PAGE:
USACE will begin design efforts of select features in 2018. These efforts will include an Aerial Survey and Hydrology (Water Flow) Analyses.

2.       When will construction begin?

Design of the first feature is scheduled to be complete in 2022. USACE will request Federal funds to construct the first feature after completion of the design.

3.       What will be the first feature?

USACE and the City of LA agreed to focus on two areas to initiate the design and construction of the project. The first feature will be a 500’ section of terraced bank on the west side of the river just south of Main Street. The second feature will be restored wetlands and river connection to the Los Angeles State Historic Park (aka Cornfields).

4.       Why isn’t USACE starting with Taylor Yard?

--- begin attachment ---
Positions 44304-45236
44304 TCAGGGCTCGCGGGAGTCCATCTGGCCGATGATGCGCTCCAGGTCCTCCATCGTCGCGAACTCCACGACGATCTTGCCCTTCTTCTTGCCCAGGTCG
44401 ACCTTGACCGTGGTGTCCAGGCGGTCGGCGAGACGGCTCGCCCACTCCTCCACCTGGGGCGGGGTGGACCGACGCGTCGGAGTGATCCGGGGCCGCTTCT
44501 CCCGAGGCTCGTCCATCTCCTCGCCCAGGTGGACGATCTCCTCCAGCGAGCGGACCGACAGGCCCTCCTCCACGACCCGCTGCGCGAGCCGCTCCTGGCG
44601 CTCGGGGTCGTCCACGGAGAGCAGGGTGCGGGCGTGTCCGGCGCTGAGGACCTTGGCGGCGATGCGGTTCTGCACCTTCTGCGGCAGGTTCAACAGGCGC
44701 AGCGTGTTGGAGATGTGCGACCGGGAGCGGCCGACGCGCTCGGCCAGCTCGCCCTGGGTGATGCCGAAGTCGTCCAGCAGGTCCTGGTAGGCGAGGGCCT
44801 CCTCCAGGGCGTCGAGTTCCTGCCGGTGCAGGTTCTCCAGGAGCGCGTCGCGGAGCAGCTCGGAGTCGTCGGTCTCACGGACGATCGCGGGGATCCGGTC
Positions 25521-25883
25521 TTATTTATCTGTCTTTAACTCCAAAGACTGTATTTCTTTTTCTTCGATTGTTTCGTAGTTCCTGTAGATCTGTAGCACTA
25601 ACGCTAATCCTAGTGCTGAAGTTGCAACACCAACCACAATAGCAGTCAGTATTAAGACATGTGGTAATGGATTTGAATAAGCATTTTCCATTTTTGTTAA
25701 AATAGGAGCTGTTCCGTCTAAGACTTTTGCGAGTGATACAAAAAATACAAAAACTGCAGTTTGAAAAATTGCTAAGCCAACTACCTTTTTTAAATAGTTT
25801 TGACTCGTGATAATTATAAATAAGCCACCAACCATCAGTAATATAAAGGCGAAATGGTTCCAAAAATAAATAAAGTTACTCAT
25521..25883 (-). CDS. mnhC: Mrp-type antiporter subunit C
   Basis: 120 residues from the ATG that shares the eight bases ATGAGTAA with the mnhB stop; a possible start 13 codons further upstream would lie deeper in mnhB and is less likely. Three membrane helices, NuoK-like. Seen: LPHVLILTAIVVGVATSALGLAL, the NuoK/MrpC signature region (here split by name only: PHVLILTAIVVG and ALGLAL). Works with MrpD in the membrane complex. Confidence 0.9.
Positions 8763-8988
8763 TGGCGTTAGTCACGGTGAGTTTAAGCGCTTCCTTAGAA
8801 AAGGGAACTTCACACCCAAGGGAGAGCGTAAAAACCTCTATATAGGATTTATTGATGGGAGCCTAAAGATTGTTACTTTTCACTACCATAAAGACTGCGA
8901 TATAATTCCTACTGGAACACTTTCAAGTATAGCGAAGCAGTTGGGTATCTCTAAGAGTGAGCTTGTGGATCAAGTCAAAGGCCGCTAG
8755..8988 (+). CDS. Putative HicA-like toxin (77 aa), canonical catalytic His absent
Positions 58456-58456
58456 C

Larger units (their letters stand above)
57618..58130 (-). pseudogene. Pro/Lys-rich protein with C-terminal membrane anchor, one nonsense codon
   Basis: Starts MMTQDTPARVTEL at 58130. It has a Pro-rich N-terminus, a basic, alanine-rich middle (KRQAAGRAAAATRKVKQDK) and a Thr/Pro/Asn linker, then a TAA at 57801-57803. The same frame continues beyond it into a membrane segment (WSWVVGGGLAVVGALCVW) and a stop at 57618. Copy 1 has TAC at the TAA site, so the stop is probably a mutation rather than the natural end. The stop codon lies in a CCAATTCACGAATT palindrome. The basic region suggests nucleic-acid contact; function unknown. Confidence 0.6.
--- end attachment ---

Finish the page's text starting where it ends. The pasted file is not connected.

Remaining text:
First, the initial cost estimate for design was over $20M. Due to expected limited annual Federal funding during the design phase, USACE estimated that design could take at least 10 years. USACE and the City did not think this was acceptable. Second, Taylor Yard is known to be contaminated, and remediation will take additional time.

5.       How can I be involved in the design process?

The City of LA will host community meetings which are scheduled to start in 2018. These will be open to the public and representatives from USACE will be present.

6.       What recreation opportunities will exist for the first constructed feature?

Generally, the project’s primary focus is ecosystem restoration, so recreation opportunities will be limited. The 500’ terraced bank will be visible from Main Street Bridge. Ultimately, a west bank trail will be accessible from this point.

7.       Where can I get more information? 

Thanks for your interest and support to the project. More information is available at the City’s website: http://lariver.org/blog/la-river-ecosystem-restoration